healing. Employees who’ve had enough will foreclose without warning. Those who feel you appreciate, listen, respect or value their input will leave. They’ll head for the first competitor who says “ You’re the kind of person we’re looking for.”
To listen well is as powerful a means of communication and influence as to talk well—John Marshall
When manager-employee relationships fail, there’s seldom a way to wipe the slate clean. Filing for bankruptcy might work for a business , but it won’t fix a relationship that’s past
So hold on to your personnel assets by remembering to make regular relationship deposits.
Say “What you just did is what make or organization great.” And say so in front of others. That’s a deposit you and they can take to the bank. -Fred Pryor, business consultant
LEADERSHIP IS COMMUNICATING T O PEOPLE T HEIR WORT H & POTENTIAL SO CLEARLY THAT T HEY COME TO SEE IT IN THEMSELVES—DR ST EPHEN M. COVEY
Properly conducted performance reviews pay huge dividends Employee reviews can be one of the most powerful management tools in your arsenal – or morale -sucking waste of everybody’s time. It all depends on how the manager conducts the process . Remember these crucial points
Take financials out of the equation. Too often, performance reviews turn into salary negotiations. Hold two separate meetings—one to review performance and set goals; and on to discuss raises and bonuses. Don’t run an assembly line. A lot of managers hate the review process, so they schedule them all in the same week or even on the same day in order
EXPERT ADVICE You are in charge of your own attitude—whatever others do or circumstances you face. The only person you can control is yourself....Worry more about your attitude than your aptitude or lineage. —Marian Edelman
to get them over with. Schedule no Don’t compare employees to your more than one review per day, so “star” workers in order to motivate you have time to cover all the bases, them. Employees don’t like being answer, preview compared unfavorably to their peers. the future, set goals, and so on. Trust your instincts. Your mistakes might as
well be your own instead of some-one else’s Preview, rather than Review. Don’t get caught up thinking that reviews have to focus entirely on the past— rephrasing every right and wrong move the employee made over the last year. Spend the majority of the review time on the future; What do you expect in the coming year? How can we take what happened in the past and apply it to the future? What are your goals, and what are the employee’s?
BILLY WILDER, PRODUCER
Keep personality out of it unless it relates to work performance. It’s unreasonable to expect people to change their personalities. This would indicate that the employee and the organization are not a good match. However, if a shift in behavior would positively affect a person’s performance, the change should be suggested.
Don’t use yourself as an example, either. As soon as you say, “When I was in your position...” you lose the employee. Instead focus on the individual strengths and weaknesses.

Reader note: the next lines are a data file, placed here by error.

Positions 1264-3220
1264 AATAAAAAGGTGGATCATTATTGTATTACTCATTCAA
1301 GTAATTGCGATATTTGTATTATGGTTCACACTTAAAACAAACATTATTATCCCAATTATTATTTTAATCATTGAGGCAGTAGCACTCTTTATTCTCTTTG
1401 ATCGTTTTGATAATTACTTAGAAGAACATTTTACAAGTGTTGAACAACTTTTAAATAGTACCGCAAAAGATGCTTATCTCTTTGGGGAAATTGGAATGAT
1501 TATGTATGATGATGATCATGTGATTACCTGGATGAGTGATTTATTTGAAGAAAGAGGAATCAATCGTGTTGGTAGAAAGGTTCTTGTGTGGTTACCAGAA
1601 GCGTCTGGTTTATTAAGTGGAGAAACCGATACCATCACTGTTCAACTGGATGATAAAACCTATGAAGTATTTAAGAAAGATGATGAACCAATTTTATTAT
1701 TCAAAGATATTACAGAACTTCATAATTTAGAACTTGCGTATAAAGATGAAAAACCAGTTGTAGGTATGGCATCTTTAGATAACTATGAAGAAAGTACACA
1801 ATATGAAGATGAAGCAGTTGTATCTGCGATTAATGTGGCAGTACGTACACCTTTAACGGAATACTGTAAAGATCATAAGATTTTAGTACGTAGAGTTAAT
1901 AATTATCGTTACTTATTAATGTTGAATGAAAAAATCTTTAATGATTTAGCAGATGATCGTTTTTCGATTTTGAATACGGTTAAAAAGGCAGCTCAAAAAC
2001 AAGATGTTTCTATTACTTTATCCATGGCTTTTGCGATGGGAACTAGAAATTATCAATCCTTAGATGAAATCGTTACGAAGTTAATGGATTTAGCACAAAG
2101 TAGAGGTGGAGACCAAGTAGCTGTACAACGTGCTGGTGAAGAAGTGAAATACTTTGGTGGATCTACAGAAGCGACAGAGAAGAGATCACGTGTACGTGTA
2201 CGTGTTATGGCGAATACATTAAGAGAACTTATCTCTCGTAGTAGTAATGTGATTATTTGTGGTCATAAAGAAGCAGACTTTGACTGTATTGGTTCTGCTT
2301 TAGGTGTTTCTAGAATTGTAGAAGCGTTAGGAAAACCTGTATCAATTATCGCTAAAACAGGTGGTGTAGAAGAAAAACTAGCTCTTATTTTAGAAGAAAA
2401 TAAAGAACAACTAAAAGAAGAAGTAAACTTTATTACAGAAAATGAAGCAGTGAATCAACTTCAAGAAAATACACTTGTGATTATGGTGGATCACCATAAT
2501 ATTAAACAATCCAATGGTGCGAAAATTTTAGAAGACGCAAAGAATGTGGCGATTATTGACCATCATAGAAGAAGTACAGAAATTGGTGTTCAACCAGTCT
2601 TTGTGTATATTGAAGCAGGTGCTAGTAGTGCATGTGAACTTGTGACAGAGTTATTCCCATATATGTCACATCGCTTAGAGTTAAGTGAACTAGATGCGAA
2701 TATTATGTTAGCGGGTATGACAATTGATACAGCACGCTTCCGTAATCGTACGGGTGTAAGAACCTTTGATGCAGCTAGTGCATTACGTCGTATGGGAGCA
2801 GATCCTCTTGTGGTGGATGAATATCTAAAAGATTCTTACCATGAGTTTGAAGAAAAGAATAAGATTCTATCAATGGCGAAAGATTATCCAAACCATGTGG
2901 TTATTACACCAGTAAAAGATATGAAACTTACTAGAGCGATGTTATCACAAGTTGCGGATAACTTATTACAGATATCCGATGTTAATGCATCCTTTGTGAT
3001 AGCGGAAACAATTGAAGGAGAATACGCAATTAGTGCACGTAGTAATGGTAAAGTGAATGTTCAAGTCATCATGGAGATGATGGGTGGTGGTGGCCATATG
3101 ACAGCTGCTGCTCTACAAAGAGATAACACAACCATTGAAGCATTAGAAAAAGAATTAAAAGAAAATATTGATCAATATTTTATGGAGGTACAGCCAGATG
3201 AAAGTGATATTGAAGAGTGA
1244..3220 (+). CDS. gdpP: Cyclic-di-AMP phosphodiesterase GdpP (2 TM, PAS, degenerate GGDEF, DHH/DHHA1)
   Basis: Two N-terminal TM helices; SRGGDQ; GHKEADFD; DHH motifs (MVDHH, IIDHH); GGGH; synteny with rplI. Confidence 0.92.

Common team problems LEADERSHIP IS ABOUT SETTING DIRECTION. BUT IT’S ALSO ABOUT SOLVING PROBLEMS, AND TEACHING OTHER HOW TO SOLVE THEM.
Building a team can be a struggle. While you can’t eliminate every obstacle, you can anticipate some of the common barriers to a team’s effectiveness. Here’s what to watch out for: Goal fixation. Clear goals are vital, but obsessing over the end results can blind team members to the importance of process. If they adopt an “ends justify the means” mindset, members may start to undercut each other, or form cliques, without considering the impact on the team as a whole. Goals are good of course, but concentrate on developing guidelines and work processes that will support the whole teams efforts. Power struggles. Teams need firm direction. When one member becomes too dominant, however, turbulent issues can erupt. Leaders may expect to make all the decisions; other team members may resent the leader’s attempts to tell them what to do. Successful team sometimes rotate
the leadership role so no one feels left out. Lack of involvement. Any number of factors can cause team members to withdraw and stop contributing as much as they could, or simply leave the team. Pay attention to team members who seem to avoid speaking up, don’t listen to others, or fail to take their tasks seriously. Remind the team everyone’s efforts are required. Stereotyping. We often make unconscious judgments about the people we work with, based on gender, race, appearance, or some other trait. Don’t jump to conclusions: The guy from IT may want to get more involved in people issues, and assuming that he’s happy just playing with technology could alienate him. The team won’t get the benefit of everything the person has to offer. Reprinted with permission Adapted from “Team building seminars: Why new teams struggle,” by the Center for Management and Organization Effectiveness Leading for Results www.management resources.com
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ON CHANGE: IF WE DON’T CHANGE THE DIRECTION WE’RE GOING, WE’RE LIKELY TO END UP WHERE WE ARE HEADED -CHINESE PROVERB DO YOU KNOW YOUR JOB? 80% OF AMERICAN MANAGERS CANNOT ANSWER WITH ANY MEASURE OF CONFIDENCE THESE SEEMINGLY SIMPLE QUESTIONS: WHAT IS MY JOB? WHAT IN IT REALLY COUNTS? HOW
WELL AM I DOING? -W. EDWARDS